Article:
(Georgia Totto O'Keeffe)
born on November 15th, 1887, near Sun Prairie, Wisconsin
died on March 6th, 1986, in Santa Fe, New Mexico
120. birthday November 15th, 2007
Although she had wanted to live until she was 125, she “only” made it to 98. However, she did help prepare the large exhibition of her works at the New York Metropolitan Museum to commemorate her 100th birthday.
Georgia O'Keeffe is the best known and most successful American woman painter; her larger-than-life, almost abstract paintings of flowers are world famous. But it was not only as an artist that she drew attention to herself. Her tremendous personal magnetism fascinated people, for she was “exceptionally beautiful and spontaneous, combined with spiritual and emotional clarity and a wonderful intensity with which she enjoyed every moment of her life to the full.” (Stieglitz). She was quick-witted and could be staggeringly direct. For the younger generation she was the epitome of an independent, creative woman who single-mindedly went her own way, never willing to make compromises which might hinder her in her painting.
She grew up as a farmer’s daughter with a large number of siblings in a family dominated by strong women and energetically pursued her goal to become an artist from an early age. She studied in Chicago and New York and earned a living by working as a design draftswoman and art teacher. Her life took a decisive turn when Alfred Stieglitz, well-known photographer and owner of the avant-garde New York gallery “291,” became passionately interested in her art and organised her first exhibition in 1917. He was her sponsor and manager, while she inspired him to take hundreds of unusual, sensitive portraits and nude photographs of her. In spite of this intensive collaboration, she always remained independent, even after her marriage to the dominating Stieglitz, who was 23 years older than she.
In 1929, after a successful decade in New York, O'Keeffe discovered what she felt to be the perfect landscape for her: New Mexico. Here she began to paint her great mythical images of nature, uninhabited by humans. For years she divided her time between New Mexico and New York, where Stieglitz exhibited what she had produced each year and successfully marketed her works. After his death, she moved to Abiqiui permanently, a remote village in New Mexico where she had bought an old farmhouse. She was fascinated by the barrenness and expanse of this unspoiled landscape, which she painted until her eyesight began to fail.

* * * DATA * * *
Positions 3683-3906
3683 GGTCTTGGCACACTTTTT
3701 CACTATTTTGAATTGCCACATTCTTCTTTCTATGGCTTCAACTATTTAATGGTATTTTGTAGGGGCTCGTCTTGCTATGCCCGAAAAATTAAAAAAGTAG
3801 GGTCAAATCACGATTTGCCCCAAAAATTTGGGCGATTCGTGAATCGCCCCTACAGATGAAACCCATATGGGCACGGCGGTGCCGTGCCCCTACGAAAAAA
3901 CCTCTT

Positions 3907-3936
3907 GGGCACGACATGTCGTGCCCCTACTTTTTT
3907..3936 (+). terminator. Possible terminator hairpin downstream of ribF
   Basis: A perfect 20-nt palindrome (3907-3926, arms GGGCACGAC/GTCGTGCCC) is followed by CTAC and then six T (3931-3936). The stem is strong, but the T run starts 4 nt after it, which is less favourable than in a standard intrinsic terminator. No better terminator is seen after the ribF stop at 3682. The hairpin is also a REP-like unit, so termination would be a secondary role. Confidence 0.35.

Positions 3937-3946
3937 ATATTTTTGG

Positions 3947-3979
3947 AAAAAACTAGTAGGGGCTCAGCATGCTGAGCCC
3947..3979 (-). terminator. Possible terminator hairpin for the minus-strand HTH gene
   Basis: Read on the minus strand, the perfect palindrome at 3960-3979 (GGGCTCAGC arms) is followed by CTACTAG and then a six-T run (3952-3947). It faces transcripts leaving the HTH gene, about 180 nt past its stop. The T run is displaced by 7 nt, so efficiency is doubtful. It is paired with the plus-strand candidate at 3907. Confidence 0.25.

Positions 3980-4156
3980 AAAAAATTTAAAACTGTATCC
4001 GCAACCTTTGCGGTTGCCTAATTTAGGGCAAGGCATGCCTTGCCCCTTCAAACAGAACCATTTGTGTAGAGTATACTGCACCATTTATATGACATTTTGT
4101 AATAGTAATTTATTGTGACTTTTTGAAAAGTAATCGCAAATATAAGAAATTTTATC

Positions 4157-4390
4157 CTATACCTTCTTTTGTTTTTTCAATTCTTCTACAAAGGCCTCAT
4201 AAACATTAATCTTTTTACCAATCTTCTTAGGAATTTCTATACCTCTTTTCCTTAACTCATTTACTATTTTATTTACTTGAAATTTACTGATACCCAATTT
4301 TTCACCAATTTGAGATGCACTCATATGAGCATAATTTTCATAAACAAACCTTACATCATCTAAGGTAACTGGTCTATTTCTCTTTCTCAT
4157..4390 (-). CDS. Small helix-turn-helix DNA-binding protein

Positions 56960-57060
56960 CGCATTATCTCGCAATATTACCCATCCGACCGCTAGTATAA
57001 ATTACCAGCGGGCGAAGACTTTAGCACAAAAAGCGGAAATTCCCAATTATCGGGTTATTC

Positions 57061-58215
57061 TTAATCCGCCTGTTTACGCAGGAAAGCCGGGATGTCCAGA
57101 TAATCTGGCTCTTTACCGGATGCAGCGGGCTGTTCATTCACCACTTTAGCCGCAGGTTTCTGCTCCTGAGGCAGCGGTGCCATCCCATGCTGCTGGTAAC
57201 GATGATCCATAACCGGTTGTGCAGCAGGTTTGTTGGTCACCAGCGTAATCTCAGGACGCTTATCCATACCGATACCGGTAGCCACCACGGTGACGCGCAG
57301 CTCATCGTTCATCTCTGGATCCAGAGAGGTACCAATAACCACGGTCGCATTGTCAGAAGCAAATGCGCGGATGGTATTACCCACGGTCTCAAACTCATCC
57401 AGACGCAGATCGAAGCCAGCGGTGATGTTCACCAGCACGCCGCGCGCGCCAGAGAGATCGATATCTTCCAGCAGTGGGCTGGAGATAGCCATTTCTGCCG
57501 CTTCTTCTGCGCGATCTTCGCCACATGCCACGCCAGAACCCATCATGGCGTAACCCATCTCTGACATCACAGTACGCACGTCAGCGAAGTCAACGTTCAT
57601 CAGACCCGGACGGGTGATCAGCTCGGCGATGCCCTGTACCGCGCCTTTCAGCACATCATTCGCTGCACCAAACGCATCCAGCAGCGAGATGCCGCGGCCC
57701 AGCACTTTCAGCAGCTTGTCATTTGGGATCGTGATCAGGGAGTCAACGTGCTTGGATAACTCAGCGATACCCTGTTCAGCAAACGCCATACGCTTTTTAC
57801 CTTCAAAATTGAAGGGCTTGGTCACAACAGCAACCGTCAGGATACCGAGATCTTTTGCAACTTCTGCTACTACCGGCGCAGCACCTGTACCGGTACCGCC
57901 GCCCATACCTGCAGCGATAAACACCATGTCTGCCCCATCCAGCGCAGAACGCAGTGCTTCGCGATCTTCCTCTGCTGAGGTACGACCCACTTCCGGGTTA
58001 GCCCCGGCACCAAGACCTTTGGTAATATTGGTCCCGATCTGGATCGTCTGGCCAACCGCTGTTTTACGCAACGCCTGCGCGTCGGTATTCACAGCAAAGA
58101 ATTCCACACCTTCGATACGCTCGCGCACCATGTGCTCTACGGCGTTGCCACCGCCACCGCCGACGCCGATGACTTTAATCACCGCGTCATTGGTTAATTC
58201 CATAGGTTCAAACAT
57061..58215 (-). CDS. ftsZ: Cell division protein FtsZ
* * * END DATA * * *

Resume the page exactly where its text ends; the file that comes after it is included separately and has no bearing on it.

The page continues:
Now, in an age when the earth is being destroyed, these paintings have taken on a visionary character.
Transl. Jo Hopper and Joey Horsley
For additional information please consult the German version.
Author: Renate Rochner
Literature & Sources
Castro, Jan Garden.1985. The Art and Life of Georgia O'Keeffe. New York. Crown.
Lisle, Laurie. 1986. Portrait of an Artist: A Biography of Georgia O'Keeffe. Albuquerque, NM. University of New Mexico Press.
Messinger, Lisa Mintz. 1988. Georgia O'Keeffe. New York. Thames & Hudson.
O'Keeffe, Georgia. 1976. Georgia O'Keeffe. New York. Viking Press.
Pollitzer, Anita. 1988. A Woman on Paper: Georgia O'Keeffe. Introduction by Kay Boyle. New York, etc. Simon & Schuster.
Robinson, Roxana. 1989. Georgia O'Keeffe: A Life. New York. Edward Burlingame / Harper & Row.
This FemBiography was sponsored by Joey Horsley and Christie Jacobs in memory of their mother, the painter Hallie B. Stiegman (1906-1998)
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